Inquirer Wins Pulitzer For ‘Assault On Learning’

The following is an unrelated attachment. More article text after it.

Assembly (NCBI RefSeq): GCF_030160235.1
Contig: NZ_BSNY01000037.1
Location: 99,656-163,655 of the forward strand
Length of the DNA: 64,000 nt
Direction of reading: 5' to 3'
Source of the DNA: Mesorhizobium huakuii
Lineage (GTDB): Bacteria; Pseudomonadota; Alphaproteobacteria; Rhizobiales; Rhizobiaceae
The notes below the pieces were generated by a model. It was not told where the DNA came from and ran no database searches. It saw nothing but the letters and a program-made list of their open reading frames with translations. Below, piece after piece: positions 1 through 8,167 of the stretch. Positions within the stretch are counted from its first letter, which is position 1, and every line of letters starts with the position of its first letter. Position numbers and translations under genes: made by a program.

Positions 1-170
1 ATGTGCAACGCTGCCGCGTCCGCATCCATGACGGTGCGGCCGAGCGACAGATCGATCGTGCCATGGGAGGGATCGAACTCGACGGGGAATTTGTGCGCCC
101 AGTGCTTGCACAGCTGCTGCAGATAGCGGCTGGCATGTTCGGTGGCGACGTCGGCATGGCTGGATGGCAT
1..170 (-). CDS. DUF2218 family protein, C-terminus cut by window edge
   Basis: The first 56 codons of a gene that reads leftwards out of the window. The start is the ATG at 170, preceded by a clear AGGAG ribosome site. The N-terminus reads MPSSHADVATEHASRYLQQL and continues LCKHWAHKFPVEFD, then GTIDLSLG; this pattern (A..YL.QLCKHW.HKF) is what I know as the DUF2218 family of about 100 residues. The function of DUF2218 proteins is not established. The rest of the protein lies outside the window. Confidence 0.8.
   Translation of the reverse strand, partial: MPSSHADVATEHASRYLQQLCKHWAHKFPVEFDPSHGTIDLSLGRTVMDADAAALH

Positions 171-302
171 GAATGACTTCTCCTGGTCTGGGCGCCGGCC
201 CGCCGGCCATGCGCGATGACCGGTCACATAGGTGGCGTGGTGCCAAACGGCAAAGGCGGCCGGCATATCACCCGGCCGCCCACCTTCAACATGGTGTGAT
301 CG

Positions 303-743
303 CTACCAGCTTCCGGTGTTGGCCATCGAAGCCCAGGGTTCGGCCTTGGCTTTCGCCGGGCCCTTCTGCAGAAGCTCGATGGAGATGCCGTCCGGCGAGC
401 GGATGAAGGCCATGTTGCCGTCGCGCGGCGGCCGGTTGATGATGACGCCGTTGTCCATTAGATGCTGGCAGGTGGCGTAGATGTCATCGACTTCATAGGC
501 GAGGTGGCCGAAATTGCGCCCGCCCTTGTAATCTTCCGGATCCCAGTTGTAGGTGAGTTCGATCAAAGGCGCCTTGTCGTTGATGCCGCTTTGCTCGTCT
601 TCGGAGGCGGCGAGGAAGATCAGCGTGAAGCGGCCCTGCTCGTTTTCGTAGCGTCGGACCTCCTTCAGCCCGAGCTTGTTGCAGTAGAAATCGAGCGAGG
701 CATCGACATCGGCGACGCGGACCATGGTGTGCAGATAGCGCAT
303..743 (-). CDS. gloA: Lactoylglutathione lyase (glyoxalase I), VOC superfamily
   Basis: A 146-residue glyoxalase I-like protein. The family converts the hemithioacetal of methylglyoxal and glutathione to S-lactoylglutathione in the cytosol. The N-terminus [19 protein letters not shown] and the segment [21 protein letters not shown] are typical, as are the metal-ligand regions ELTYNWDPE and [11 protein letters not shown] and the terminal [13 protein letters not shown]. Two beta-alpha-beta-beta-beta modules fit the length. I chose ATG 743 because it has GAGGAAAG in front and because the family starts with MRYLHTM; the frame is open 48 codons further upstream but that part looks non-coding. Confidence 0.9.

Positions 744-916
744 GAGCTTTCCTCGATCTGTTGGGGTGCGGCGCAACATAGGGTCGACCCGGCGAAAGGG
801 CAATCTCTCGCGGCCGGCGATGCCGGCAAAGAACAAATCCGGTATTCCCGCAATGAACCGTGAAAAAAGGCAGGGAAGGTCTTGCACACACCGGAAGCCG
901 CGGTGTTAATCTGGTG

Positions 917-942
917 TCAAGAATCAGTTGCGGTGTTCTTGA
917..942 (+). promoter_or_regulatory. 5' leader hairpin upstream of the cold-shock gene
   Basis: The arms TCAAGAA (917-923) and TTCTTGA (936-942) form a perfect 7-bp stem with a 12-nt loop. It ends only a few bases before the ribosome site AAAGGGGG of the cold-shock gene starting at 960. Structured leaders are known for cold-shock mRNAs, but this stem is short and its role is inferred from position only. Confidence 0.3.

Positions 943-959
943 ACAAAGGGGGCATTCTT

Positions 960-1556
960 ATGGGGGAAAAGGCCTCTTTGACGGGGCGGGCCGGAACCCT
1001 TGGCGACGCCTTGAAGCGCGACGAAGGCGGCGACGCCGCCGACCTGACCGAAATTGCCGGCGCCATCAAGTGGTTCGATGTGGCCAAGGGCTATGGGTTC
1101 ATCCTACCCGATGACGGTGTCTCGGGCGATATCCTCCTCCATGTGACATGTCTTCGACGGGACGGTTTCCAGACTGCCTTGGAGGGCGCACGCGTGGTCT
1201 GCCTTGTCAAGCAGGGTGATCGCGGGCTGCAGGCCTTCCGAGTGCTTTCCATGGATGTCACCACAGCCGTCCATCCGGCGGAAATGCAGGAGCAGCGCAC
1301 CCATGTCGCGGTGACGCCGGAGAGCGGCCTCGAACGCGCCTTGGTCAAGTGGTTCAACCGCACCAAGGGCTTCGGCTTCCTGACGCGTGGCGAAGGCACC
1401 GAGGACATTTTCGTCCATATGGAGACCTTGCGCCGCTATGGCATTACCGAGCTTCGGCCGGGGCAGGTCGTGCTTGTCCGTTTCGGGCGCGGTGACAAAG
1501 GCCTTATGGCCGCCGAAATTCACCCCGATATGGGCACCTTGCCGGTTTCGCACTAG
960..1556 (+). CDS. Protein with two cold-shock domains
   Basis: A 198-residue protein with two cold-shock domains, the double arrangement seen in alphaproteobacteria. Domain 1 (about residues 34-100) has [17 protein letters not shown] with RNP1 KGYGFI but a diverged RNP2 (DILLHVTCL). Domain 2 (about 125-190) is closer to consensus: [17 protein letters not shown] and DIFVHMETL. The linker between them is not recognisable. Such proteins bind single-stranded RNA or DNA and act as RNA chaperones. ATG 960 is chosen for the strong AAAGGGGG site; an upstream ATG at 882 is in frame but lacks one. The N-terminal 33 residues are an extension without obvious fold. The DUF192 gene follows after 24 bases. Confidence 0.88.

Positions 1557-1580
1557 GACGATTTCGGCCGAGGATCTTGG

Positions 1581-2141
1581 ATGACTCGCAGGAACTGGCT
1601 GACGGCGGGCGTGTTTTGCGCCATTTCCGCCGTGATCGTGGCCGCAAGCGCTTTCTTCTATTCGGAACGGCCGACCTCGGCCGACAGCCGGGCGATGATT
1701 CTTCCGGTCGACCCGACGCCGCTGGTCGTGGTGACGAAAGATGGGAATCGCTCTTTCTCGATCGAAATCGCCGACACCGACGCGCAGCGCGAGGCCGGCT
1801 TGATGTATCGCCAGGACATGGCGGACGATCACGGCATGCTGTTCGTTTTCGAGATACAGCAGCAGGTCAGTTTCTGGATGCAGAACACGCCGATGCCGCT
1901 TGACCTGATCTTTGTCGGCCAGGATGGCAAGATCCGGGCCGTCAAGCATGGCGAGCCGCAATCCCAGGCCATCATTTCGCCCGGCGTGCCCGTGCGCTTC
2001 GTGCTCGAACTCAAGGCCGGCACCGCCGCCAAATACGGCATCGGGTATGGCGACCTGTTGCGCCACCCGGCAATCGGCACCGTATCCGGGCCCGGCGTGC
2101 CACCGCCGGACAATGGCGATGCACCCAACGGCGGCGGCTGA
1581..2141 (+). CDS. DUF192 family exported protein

INQUIRER: The Inquirer’s investigation of the climate of pervasive violence in Philadelphia’s public schools Monday won the Pulitzer Prize for public service, the profession’s most prestigious honor. The award is the 19th Pulitzer Prize for the 183-year-old newspaper and its first since 1997. The seven-part series, “Assault on Learning,” revealed that violence in city schools was widespread and underreported, with 30,000 serious incidents over the last five school years. Those findings were later corroborated by a Philadelphia School District blue-ribbon panel on safety, spurred an overhaul of incident reporting in the district, and prompted the hiring of a state-funded safe-schools advocate. The idea for the series, which ran March 27-April 2, 2011, emerged after racial violence erupted among students at South Philadelphia High School in December 2009. The Pulitzer Prize for public-service is always awarded to a newspaper, rather than an individual. “Assault on Learning” was the culmination of at least a year of effort by a team of Inquirer reporters, editors, photographers, designers, and multi-media presentation specialists. Reporters John Sullivan, Susan Snyder, Kristen A. Graham, Dylan Purcell, and Jeff Gammage spent a year examining violence in Philadelphia public schools, conducting more than 300 interviews with teachers, administrators, students and their families, district officials, police officers, court officials, and school-violence experts. MORE

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